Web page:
The present litigation is designed to obtain judicial review of a decision made by the Commissioner under sec. 206 of the Income Tax Assessment Act. The Administrative Decisions (Judicial Review) Act engrafts onto that section a qualification that the decision made by the Commissioner is susceptible of judicial review in this Court and, if any of the grounds stipulated by sec. 5 of the latter Act are made out, that it may be quashed or set aside pursuant to sec. 16 of that Act.
It appears to me that litigation for the review under the Administrative Decisions (Judicial Review) Act of a decision made by the Commissioner under the Income Tax Assessment Act is just as much litigation concerned with carrying into effect the provisions of the latter Act as an appeal from an assessment to tax or a proceeding for collection of the assessed tax. In each case the litigation involves the operation of the Income Tax Assessment Act. It is accurate to describe the production of documents in the course of judicial review of a decision under sec. 206 as being production for the purpose of carrying the provisions of that Act into effect.
It follows that, even if production upon discovery is properly to be described as a divulgement to the Court, sec. 16(3) has no application to the present case. I reject the objection to production in relation to category (e).
Category (a) consists of documents and information provided by trading competitors together with some correspondence between the Australian Taxation Office and those competitors. In his affidavit Mr Fink stated that these documents ``disclose confidential business dealings, pricing structures and margins of operations disclosure of which would or could be injurious to the operations of the company which provided the information''. He said that the information was obtained from those companies by the respondent on the basis of a promise of confidentiality and he expressed the belief that disclosure would be prejudicial to the public interest in that it would make those companies reluctant to supply information to the Commissioner in the future.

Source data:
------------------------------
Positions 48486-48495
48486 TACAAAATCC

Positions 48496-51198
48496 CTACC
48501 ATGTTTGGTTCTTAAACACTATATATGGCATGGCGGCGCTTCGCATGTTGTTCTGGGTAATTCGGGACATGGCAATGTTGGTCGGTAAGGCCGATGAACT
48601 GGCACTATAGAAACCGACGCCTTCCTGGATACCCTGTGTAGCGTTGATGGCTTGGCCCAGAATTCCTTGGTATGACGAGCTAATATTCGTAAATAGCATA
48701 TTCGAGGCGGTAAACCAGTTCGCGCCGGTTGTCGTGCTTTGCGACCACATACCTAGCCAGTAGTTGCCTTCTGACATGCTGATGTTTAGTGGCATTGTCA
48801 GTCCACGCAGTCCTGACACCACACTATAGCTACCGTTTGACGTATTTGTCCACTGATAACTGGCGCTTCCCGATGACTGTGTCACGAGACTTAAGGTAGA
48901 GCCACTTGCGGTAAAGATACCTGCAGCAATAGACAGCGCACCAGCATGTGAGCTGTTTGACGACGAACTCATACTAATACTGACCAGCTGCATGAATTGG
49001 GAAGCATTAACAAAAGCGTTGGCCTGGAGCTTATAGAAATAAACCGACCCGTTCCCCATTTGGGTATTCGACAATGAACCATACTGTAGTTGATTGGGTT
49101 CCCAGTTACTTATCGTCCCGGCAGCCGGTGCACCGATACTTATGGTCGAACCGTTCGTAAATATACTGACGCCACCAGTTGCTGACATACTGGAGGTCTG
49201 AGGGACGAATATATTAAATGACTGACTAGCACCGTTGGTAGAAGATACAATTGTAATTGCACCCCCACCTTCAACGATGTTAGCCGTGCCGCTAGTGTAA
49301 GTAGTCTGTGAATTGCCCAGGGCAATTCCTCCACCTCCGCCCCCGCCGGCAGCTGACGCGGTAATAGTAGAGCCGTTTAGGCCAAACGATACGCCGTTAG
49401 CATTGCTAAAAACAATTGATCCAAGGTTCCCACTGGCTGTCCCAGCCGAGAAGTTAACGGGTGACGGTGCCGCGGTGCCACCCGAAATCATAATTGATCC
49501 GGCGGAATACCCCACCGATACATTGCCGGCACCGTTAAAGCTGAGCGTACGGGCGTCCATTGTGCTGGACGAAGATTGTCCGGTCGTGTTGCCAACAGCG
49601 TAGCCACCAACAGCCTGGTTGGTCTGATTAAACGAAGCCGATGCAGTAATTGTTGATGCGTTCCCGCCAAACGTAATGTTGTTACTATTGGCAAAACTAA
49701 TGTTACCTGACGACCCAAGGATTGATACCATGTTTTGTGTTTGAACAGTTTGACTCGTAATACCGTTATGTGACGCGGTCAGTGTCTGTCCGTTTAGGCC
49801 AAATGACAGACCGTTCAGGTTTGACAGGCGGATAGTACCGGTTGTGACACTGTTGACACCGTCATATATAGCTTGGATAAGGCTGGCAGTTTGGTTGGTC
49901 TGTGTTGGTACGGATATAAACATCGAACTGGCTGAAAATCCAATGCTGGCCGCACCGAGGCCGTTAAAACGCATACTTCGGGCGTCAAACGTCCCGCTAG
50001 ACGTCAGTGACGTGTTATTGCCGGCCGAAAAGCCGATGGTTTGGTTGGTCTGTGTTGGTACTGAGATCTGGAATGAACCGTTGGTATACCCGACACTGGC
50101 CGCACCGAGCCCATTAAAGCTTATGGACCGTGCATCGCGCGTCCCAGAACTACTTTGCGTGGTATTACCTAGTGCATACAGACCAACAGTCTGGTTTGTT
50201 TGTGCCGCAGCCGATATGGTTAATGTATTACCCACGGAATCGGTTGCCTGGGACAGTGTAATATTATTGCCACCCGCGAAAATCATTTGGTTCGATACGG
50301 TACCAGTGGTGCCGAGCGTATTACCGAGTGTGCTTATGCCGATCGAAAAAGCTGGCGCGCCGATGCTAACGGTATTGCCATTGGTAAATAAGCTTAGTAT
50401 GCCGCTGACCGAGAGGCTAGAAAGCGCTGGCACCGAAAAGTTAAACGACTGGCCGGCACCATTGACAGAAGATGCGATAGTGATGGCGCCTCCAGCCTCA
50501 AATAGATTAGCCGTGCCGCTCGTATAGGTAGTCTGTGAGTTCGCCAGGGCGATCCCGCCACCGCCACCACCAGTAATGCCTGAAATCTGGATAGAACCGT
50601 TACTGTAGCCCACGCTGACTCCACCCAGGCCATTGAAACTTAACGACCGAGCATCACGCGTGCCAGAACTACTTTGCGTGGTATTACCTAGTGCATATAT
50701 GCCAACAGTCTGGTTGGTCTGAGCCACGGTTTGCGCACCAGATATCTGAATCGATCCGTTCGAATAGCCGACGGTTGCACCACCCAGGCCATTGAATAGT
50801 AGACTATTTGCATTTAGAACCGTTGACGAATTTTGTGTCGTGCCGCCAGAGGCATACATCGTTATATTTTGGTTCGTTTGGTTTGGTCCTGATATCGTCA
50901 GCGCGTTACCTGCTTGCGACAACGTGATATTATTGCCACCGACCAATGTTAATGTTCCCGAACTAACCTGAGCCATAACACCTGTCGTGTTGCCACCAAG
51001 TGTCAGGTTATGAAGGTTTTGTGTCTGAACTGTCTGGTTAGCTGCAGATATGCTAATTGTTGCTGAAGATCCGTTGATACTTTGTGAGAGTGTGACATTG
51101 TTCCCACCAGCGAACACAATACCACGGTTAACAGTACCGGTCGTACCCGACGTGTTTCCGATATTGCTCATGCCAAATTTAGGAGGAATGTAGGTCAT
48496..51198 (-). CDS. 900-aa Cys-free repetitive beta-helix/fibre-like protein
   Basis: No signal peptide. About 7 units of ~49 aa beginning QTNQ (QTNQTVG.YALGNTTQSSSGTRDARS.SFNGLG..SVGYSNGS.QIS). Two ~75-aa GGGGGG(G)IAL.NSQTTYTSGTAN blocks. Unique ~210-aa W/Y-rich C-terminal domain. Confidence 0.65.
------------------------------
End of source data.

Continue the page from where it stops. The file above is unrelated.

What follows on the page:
Two of the competitors referred to by Mr Fink are Carnation Australia Pty. Limited and Wander Australia Limited. Carnation has now been acquired by Nestle and an affidavit has been made by Mr E.J.J. Pope, a director of Carnation, confirming that Carnation authorises the respondent to make available for inspection and copying by the applicant all documents held by him which refer to transactions entered into by Carnation or its subsidiaries between the period 1 January 1970 and 31 December 1980.
An affidavit of Mr D.A.K. Ferguson, solicitor for the applicant, annexes a letter written to the Deputy Commissioner on behalf of Wander, containing a similar authority in respect of documents relating to transactions of that company.
Having regard to these authorities there is no ground for withholding from the applicant those documents which fall within category (a) and which relate only to transactions by Carnation or Wander. It is clear that neither company feels that its commercial interests will be prejudiced by production of the documents. Neither is there concern about future relationships with the Commissioner. Consequently, I propose to disallow the claim for privilege in so far as it extends to such documents.
At the conclusion of the argument I directed that the solicitor for the respondent deliver to my associate copies of the documents in categories (a) and (b) in respect of which privilege is claimed. I asked that, where privilege is claimed in relation to part only of a document, the relevant part be highlighted. This has been done. I have inspected these documents. In relation to those documents which fall within category (a), other than those referring to Carnation and Wander, the claim for immunity is, in my opinion, generally well founded. Several competitors of Nestle have given to the Commissioner information of the type described by Mr Fink. It is not difficult to see that disclosure of this information to Nestle might commercially disadvantage the company supplying the information. Although all of the material relates to the position some time ago, some of it in the early 1970s, Mr Fink has deposed that - whilst prices and unit costs have changed over the years - pricing policies and mark up percentages, in the case of some products and some companies, have not changed drastically over the relevant period.
I have carefully considered the parts of these documents highlighted by Mr Fink in yellow, and which are sought to be withheld from inspection. Some of these passages are marked ``O/SO'', which I take to mean ``outside order'', a reference to the qualification on my order for discovery of 14 February that the documents to be discovered are not to include documents relating merely to the basis upon which the estimate of taxable income was made. I think that these passages do only refer to that basis. They are able to be deleted from any copies supplied and the course which has been taken is appropriate.